15 areas of change are proposed by the Bill to the Coal Mining Safety and Health Act 1999 (Qld) (CMSHA) and the Mining and Quarrying Safety and Health Act 1999 (Qld) (MQSHA), with some of the more significant changes proposed being as follows:
- Inspectors will be able to effect entry and exercise powers to workplaces that are not necessarily located on a mine site. This proposed amendment appears to address concerns that were raised in the Coronial Inquest into the death of Joshua Leslie Hopkinson, the findings for which were handed down on 19 October 2009. That Inquest, among other things, considered whether the investigation of this death was hampered because of the division of authority between the CMSHA and the then Workplace Health and Safety Act 1995 (Qld), in circumstances where the incident in question concerned a fatality that occurred in an off-site workshop where a nitrogen tensioning cylinder was being refurbished before being returned to the mine where it had been used.
The Coroner in that matter relevantly recommended that the departments responsible for the administration of the legislation ‘…are clear as to who is responsible for any investigation and prosecution in relation to any accident relating to coal mining operations which occurs elsewhere than at a coal mine and that any legislative amendment be sought if thought necessary.’
This proposed change therefore means that inspectors will have much broader entry powers than they currently enjoy and means that service providers to mines, regardless of where they are located, may be called upon to comply with investigation powers exercised by an inspector under the CMSHA or MQSHA. However, this change would not convert a service provider into a duty holder for the purposes of the mining safety laws where they were not previously caught.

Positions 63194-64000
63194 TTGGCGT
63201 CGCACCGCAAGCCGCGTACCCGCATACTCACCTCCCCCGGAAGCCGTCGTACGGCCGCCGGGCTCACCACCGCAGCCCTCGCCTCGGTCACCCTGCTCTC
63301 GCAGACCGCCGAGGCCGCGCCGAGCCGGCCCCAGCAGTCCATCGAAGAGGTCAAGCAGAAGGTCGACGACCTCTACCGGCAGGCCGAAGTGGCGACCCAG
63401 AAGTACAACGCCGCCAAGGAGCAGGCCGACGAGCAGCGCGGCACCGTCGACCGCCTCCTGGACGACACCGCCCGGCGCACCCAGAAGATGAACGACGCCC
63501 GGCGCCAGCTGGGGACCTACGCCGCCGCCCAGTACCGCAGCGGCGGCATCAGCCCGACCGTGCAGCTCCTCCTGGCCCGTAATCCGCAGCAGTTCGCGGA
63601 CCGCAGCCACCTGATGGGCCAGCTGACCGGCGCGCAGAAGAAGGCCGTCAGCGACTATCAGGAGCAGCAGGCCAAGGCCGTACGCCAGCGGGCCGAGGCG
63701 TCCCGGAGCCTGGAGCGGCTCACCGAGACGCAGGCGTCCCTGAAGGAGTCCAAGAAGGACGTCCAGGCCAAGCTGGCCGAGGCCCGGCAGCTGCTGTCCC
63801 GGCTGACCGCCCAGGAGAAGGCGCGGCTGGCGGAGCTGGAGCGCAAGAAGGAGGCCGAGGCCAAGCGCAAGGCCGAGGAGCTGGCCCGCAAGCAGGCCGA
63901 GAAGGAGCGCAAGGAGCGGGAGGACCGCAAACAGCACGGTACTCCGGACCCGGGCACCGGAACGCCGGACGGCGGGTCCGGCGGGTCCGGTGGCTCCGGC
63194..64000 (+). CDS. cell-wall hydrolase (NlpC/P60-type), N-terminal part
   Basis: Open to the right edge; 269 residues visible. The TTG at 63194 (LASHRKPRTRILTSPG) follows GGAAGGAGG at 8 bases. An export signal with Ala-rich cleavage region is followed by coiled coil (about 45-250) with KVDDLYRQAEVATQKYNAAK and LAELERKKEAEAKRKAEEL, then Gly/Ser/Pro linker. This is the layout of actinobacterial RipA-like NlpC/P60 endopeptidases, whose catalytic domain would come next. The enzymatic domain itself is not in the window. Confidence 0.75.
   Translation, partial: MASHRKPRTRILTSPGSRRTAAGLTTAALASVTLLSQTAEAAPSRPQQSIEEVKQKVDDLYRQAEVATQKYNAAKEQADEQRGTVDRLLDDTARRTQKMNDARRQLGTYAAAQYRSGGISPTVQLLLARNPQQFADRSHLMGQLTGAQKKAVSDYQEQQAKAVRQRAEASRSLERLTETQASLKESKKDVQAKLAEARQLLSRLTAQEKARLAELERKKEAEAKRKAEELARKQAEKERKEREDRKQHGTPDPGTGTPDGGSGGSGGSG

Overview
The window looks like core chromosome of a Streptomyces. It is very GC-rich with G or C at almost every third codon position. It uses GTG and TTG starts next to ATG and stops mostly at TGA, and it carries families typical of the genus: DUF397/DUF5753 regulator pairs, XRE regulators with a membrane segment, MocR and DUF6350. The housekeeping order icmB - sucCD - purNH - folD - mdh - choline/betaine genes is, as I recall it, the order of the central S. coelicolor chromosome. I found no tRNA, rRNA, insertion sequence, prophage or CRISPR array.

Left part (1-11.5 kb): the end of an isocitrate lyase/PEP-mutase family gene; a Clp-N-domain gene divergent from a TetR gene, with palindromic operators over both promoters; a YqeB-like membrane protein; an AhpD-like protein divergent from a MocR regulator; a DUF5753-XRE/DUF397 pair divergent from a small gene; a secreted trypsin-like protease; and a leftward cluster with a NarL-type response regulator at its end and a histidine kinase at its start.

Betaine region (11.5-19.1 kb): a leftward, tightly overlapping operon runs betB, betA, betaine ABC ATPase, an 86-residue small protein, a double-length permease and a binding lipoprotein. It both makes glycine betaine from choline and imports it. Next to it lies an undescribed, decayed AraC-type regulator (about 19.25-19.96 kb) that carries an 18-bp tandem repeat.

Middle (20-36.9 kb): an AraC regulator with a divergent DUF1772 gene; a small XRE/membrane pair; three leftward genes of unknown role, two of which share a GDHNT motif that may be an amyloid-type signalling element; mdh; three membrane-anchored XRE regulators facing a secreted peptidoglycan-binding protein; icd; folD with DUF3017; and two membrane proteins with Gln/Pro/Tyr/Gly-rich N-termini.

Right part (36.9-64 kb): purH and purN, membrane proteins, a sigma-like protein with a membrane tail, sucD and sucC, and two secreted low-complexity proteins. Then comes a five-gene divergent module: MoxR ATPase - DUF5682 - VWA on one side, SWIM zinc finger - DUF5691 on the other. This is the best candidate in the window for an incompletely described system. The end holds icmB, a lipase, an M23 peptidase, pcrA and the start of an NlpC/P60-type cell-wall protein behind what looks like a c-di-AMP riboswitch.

- Again following Coronial Inquest recommendations, there is a proposed amendment that will require designers of plant and manufacturers, importers and suppliers of plant or substances to notify the mines inspectorate and also mine operators where there are any identified hazards or defects with their supplied plant or substances that they become aware of.
- Additional measures are proposed for contractors that exceed the current requirement to ensure that relevant statutory and safety and health management system (SHMS) requirements are complied with. The current requirement is proposed to be supplemented by requirements that include that no work is undertaken until the Site Senior Executive has been provided with the contractor’s SHMS (which may be required to be changed to enable it to be integrated with the single SHMS for the mine) and all workers have been appropriately inducted and trained.